One in Eight Kids Don't Play Outside
A new report by Natural England has revealed a 13th of our young population don’t venture outside to play. Nearly 5,400 children were surveyed and only 17% had visited a beach. We have written about the ever growing popularity of beach schools who actively combat this figure but it’s clear that physical literacy and going outside is becoming obsolete in the face of increasing sedentary behaviour and screen time which has been linked to increased rates of depression in young people.
Active students perform better according to research.
This news hits amidst the backdrop of quickly escalating childhood obesity numbers and notable 5 year reductions in our children’s expected lifespans.
Unsurprisingly 67% of children believe “being in nature makes me happy”
It has also come to light from the report that whilst these figures are depressingly low they are higher than the amount of outdoor time spent by our nation’s adults. Economic factors also effect the results with 10% less poorer family’s getting outdoor time compared to more affluent families.
UK Active this week published a news report detailing that university students who engage in physical activity experience improved mental health and feel they are more employable and perform better. Physically active children were monitored and they experience a 16% improvement in productivity against inactive children. So the stats all point to better physical health aiding better mental health and clear cut improvement in academic results.
Not surprising really when you consider that the same part of the brain which manages movement also manages executive function and learning. There has been a bidirectional study in adults which shows a robust connection between activity and improved executive function.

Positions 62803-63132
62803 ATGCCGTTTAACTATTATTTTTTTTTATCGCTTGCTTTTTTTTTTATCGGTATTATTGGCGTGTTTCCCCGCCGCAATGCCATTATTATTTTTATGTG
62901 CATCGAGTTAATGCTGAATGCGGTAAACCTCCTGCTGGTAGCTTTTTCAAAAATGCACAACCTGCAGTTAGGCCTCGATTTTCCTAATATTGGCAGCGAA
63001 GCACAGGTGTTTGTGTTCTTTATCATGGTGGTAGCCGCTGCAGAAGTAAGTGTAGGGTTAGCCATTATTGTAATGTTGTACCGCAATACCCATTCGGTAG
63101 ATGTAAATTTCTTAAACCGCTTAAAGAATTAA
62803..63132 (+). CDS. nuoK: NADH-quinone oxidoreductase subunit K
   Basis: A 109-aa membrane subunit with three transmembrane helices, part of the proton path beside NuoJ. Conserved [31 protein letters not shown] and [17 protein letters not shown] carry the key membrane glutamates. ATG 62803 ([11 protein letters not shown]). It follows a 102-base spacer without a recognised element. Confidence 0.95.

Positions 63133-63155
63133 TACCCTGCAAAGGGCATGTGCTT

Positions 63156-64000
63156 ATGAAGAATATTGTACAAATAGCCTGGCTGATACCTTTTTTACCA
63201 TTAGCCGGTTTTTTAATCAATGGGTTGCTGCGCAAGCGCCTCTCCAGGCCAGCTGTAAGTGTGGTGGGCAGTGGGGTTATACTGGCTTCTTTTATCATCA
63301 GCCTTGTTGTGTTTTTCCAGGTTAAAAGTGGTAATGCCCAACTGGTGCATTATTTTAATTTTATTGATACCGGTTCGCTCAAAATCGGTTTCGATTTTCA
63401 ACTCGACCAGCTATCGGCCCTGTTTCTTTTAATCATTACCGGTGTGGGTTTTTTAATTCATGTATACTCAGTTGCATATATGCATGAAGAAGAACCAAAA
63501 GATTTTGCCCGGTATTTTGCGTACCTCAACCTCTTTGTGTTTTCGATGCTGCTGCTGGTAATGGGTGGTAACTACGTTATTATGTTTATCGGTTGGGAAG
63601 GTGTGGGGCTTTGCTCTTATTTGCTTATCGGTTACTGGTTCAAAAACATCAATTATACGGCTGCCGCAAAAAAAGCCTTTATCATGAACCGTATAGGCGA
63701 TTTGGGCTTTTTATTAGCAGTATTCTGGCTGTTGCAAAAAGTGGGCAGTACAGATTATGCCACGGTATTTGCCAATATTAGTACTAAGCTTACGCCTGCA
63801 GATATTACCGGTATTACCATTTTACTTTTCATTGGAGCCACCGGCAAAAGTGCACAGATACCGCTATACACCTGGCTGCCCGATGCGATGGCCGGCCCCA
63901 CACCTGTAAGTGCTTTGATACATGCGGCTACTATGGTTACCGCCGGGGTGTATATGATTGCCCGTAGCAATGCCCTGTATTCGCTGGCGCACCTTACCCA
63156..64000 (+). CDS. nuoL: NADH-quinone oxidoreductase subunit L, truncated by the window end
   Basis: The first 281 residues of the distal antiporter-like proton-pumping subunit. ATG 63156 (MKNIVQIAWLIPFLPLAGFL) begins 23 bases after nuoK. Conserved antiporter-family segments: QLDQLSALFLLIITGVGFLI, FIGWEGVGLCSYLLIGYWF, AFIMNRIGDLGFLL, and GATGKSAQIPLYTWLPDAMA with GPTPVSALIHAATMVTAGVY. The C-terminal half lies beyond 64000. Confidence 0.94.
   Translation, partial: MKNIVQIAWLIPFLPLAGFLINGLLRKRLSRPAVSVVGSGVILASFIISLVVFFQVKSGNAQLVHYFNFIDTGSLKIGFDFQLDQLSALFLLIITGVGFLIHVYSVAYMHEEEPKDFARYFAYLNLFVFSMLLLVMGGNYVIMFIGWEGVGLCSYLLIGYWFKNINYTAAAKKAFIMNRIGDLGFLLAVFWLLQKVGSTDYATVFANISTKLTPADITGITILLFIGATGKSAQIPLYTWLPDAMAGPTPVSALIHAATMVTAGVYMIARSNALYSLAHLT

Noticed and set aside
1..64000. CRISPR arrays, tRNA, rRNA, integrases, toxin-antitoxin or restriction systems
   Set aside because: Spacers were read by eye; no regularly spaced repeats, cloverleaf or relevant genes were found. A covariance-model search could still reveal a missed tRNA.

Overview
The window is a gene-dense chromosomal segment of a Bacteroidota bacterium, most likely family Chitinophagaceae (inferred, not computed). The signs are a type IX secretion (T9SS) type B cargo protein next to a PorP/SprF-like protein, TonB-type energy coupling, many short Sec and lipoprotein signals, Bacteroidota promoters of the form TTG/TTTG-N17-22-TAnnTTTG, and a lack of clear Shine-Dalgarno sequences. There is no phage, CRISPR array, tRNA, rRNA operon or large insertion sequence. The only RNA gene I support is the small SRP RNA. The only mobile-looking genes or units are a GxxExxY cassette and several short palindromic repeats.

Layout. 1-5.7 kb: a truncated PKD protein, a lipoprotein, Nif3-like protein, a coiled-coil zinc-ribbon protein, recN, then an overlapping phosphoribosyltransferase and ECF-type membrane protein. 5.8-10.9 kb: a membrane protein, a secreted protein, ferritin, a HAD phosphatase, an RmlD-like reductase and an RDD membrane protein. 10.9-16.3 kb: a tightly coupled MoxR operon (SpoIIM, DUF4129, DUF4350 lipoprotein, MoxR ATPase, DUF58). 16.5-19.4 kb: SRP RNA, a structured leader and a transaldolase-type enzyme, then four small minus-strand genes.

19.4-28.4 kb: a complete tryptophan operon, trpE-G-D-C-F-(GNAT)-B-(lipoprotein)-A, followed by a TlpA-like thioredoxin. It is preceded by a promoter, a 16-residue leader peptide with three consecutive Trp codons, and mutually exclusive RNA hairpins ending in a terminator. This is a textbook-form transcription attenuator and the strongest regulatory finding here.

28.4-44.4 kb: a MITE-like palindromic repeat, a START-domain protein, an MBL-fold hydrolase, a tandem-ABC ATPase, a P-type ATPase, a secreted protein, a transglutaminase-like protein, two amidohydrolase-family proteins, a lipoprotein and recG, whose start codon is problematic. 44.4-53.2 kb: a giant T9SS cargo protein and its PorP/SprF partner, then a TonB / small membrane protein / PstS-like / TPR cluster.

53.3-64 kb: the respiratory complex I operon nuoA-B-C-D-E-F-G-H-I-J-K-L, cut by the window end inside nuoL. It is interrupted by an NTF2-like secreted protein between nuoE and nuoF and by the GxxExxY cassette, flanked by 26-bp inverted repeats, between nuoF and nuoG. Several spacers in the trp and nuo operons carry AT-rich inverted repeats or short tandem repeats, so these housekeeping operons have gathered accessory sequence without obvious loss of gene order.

In longitudinal multilevel models low levels of physical activity led to subsequent declines in executive function.
Now let put this in basic English;
- Adults who are active demonstrate sharper thinking. When you stop moving your thought processes slow down.
- University students who exercise believe they are more employable, happier and perform better.
- Children at school level are less productive and becoming depressed due to an increase in screen time and decrease in exercise and outdoor time.
Schools can combat the tide of sedentary culture in their classrooms and give their students an edge by building physical literacy into the classroom and integrating standing desks to normalise movement for our young people. Other standing schools are reaping the benefit of students with flexible seating. Their pupils are proven to participate more and become more productive in the process.
Physically literate children become active adults, perhaps the more active ones will get those 5 years back from their expected lifespans and retain their sharp thinking. This writer believes it’s our duty of care to help them achieve this.